By Cody Engle
Measure Q (aka Laguna Residents First) advocates say that their goal is to require a citizen vote on “megaprojects.” I agree that a citizen vote would be appropriate on truly large development projects. However, of the six “triggers” in Q that require a vote, only one relates to project size. The others address parking, project traffic, cumulative traffic, lot size and building height.
If Q was in force today, the proposed 1,450-square-foot coffee house at 500 Broadway St. would should require a citizen vote. The vote is required because, after various allowances, the project would be eight parking spaces short of meeting Q’s “reasonable” parking requirements. (Supporters of Q have long complained that the city is derelict in requiring “reasonable” parking, and they believe Q will solve the problem.)
But wait, there’s more! Such a small store does not look like a “megaproject” which requires a citizen vote. So, to seem more rational, Q supporters claim, “Well, we don’t mind the parking space shortfall here.” Their proposed workaround is a provision in Q that allows the Planning Commission to waive parking requirements if it finds a “commensurate public benefit” (a coffee house?) and “no impact to parking.” The proposed project will turn a four-person office into a 16 seat coffee house. Since it is unlikely the Planning Commission could make a legally supportable finding of “no impact to parking,” the owner would have to wait until November 2024 (unless he wanted to spend over $130,000 for a special election) to see if his “megaproject” coffee house would be approved.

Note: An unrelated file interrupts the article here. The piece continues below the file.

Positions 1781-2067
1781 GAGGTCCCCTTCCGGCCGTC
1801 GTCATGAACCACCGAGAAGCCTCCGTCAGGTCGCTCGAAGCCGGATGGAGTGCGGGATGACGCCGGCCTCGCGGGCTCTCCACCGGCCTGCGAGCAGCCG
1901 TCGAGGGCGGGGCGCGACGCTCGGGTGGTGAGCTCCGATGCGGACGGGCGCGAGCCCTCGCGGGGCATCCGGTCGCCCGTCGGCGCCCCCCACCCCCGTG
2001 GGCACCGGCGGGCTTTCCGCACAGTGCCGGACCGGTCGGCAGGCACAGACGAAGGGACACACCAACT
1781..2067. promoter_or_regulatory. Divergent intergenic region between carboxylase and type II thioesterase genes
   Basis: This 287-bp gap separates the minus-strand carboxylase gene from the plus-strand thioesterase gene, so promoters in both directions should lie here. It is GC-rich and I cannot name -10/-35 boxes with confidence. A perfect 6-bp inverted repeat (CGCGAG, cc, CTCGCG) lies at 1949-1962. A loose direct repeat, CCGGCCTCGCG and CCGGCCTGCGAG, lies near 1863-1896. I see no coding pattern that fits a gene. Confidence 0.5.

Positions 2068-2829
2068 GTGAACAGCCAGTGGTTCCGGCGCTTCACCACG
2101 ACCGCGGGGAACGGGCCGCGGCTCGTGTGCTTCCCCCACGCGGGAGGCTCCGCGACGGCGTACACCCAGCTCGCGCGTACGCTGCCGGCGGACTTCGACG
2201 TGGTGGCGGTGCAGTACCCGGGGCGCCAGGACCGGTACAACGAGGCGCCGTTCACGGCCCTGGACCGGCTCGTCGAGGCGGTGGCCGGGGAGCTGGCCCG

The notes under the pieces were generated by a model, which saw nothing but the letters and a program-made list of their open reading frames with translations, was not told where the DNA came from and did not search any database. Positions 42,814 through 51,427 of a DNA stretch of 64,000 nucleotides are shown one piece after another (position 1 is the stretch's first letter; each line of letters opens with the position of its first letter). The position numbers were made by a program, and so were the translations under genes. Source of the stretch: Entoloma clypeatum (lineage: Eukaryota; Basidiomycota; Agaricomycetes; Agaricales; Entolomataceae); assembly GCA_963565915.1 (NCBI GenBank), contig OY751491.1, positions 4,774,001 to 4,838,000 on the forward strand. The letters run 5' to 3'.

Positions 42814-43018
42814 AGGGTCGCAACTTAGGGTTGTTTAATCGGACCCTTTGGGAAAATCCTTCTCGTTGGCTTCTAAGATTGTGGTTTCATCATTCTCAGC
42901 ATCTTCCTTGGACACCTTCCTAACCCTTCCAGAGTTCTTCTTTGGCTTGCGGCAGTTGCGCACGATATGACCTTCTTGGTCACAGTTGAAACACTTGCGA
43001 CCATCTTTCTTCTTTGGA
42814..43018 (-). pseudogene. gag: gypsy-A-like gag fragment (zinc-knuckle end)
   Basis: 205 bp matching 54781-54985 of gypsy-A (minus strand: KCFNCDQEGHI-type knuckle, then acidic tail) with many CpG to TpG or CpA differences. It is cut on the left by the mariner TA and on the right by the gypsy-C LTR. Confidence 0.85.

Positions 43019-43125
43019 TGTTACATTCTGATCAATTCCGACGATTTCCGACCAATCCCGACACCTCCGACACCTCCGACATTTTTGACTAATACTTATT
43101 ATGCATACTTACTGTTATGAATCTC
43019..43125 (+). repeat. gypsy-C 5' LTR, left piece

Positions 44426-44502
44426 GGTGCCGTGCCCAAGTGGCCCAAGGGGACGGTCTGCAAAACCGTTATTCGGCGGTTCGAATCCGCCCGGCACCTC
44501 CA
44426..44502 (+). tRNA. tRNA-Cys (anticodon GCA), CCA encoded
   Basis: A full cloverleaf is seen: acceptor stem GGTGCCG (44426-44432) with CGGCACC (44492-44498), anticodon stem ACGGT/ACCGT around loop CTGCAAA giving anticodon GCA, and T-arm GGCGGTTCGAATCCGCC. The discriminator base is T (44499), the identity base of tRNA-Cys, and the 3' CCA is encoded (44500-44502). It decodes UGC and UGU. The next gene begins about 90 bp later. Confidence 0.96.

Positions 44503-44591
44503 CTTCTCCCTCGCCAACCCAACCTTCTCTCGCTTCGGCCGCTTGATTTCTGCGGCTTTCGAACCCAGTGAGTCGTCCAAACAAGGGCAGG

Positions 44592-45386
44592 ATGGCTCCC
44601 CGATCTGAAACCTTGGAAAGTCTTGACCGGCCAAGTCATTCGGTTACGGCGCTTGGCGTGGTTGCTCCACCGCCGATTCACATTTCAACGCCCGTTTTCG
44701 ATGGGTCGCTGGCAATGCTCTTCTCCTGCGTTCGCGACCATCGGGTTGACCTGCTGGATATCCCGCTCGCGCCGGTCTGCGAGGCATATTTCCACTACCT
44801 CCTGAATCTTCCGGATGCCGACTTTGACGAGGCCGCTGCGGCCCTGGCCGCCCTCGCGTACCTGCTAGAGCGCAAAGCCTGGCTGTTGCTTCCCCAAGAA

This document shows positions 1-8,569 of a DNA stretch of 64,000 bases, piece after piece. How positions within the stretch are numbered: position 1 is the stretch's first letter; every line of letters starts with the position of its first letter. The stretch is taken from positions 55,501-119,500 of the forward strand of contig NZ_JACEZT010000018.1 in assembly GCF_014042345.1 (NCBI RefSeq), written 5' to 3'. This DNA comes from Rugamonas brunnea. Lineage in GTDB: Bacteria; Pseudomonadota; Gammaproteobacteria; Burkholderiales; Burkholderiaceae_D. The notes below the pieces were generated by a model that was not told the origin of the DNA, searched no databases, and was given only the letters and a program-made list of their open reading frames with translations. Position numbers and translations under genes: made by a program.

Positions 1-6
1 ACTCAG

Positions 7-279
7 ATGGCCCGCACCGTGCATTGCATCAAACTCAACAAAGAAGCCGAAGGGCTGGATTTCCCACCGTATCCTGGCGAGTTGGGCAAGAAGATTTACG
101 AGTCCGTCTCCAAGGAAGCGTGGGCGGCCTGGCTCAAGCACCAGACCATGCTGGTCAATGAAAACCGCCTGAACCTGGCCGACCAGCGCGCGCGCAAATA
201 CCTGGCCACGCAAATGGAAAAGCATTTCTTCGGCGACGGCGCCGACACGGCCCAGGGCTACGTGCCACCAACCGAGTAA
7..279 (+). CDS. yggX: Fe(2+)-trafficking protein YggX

With COVID-19, City Council allowed restaurants to expand their seating outdoors. Most of us feel the Council acted in a timely, sensible, and responsible way. Outdoor dining not only saved the restaurants, it has turned out to be very popular. If Q had been in force, each outdoor dining expansion would have required a public vote. It would have taken months to organize, campaign and vote, all at a significant cost. In the meantime, many of the restaurants would have closed, probably never to reopen.
Managing a dynamic city such as Laguna Beach takes knowledge, talent, and effort. Imagine if the city were a business that had to secure a vote from thousands of stockholders every time the business wanted to add a new product, service, or make a price change. And the stockholders vote could only occur every two years in a regular election or at a significant cost for a special election.
A required citizen vote to approve many projects—large and small—is not the right solution. We will always have the right to demand a vote on actual (and rare) megaprojects, like we did with the Montage Referendum.
The best way to govern this town is to elect City Council members who represent your views. The upcoming election allows voters to choose a majority of the Council. That is the better way to assure that our town continues to be the “almost perfect” place that it is.
Engle is a member of the City’s Housing and Human Services Committee.